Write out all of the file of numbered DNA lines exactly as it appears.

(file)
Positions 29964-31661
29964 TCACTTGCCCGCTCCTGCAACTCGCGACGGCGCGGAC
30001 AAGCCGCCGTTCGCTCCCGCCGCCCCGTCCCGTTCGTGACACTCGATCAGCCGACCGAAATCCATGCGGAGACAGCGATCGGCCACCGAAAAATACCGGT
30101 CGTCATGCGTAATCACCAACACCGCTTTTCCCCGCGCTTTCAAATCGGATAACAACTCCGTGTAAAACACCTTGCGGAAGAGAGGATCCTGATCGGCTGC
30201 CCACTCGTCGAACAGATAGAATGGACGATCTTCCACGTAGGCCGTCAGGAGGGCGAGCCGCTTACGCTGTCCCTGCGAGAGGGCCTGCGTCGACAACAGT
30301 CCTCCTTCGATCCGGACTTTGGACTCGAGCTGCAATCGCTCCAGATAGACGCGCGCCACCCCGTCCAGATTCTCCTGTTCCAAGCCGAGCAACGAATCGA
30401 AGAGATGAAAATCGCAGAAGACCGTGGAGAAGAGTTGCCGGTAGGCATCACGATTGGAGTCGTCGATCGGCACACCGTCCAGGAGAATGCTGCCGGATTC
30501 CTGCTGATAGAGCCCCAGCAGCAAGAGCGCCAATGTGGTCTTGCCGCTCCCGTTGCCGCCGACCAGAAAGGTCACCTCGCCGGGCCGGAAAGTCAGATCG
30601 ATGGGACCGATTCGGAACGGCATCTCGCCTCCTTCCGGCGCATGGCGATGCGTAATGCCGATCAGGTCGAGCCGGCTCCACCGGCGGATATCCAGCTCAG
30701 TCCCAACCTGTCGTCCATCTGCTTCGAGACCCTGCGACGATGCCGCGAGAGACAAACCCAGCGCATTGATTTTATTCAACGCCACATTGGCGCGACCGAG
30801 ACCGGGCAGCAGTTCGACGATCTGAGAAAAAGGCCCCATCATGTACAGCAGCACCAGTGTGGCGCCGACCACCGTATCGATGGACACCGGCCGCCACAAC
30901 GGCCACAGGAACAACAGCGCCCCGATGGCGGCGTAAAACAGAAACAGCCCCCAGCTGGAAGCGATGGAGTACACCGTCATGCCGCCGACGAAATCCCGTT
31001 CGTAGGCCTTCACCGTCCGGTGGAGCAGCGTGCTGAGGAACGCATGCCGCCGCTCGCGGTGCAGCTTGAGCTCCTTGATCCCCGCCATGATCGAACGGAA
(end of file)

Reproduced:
Positions 29964-31661
29964 TCACTTGCCCGCTCCTGCAACTCGCGACGGCGCGGAC
30001 AAGCCGCCGTTCGCTCCCGCCGCCCCGTCCCGTTCGTGACACTCGATCAGCCGACCGAAATCCATGCGGAGACAGCGATCGGCCACCGAAAAATACCGGT
30101 CGTCATGCGTAATCACCAACACCGCTTTTCCCCGCGCTTTCAAATCGGATAACAACTCCGTGTAAAACACCTTGCGGAAGAGAGGATCCTGATCGGCTGC
30201 CCACTCGTCGAACAGATAGAATGGACGATCTTCCACGTAGGCCGTCAGGAGGGCGAGCCGCTTACGCTGTCCCTGCGAGAGGGCCTGCGTCGACAACAGT
30301 CCTCCTTCGATCCGGACTTTGGACTCGAGCTGCAATCGCTCCAGATAGACGCGCGCCACCCCGTCCAGATTCTCCTGTTCCAAGCCGAGCAACGAATCGA
30401 AGAGATGAAAATCGCAGAAGACCGTGGAGAAGAGTTGCCGGTAGGCATCACGATTGGAGTCGTCGATCGGCACACCGTCCAGGAGAATGCTGCCGGATTC
30501 CTGCTGATAGAGCCCCAGCAGCAAGAGCGCCAATGTGGTCTTGCCGCTCCCGTTGCCGCCGACCAGAAAGGTCACCTCGCCGGGCCGGAAAGTCAGATCG
30601 ATGGGACCGATTCGGAACGGCATCTCGCCTCCTTCCGGCGCATGGCGATGCGTAATGCCGATCAGGTCGAGCCGGCTCCACCGGCGGATATCCAGCTCAG
30701 TCCCAACCTGTCGTCCATCTGCTTCGAGACCCTGCGACGATGCCGCGAGAGACAAACCCAGCGCATTGATTTTATTCAACGCCACATTGGCGCGACCGAG
30801 ACCGGGCAGCAGTTCGACGATCTGAGAAAAAGGCCCCATCATGTACAGCAGCACCAGTGTGGCGCCGACCACCGTATCGATGGACACCGGCCGCCACAAC
30901 GGCCACAGGAACAACAGCGCCCCGATGGCGGCGTAAAACAGAAACAGCCCCCAGCTGGAAGCGATGGAGTACACCGTCATGCCGCCGACGAAATCCCGTT
31001 CGTAGGCCTTCACCGTCCGGTGGAGCAGCGTGCTGAGGAACGCATGCCGCCGCTCGCGGTGCAGCTTGAGCTCCTTGATCCCCGCCATGATCGAACGGAA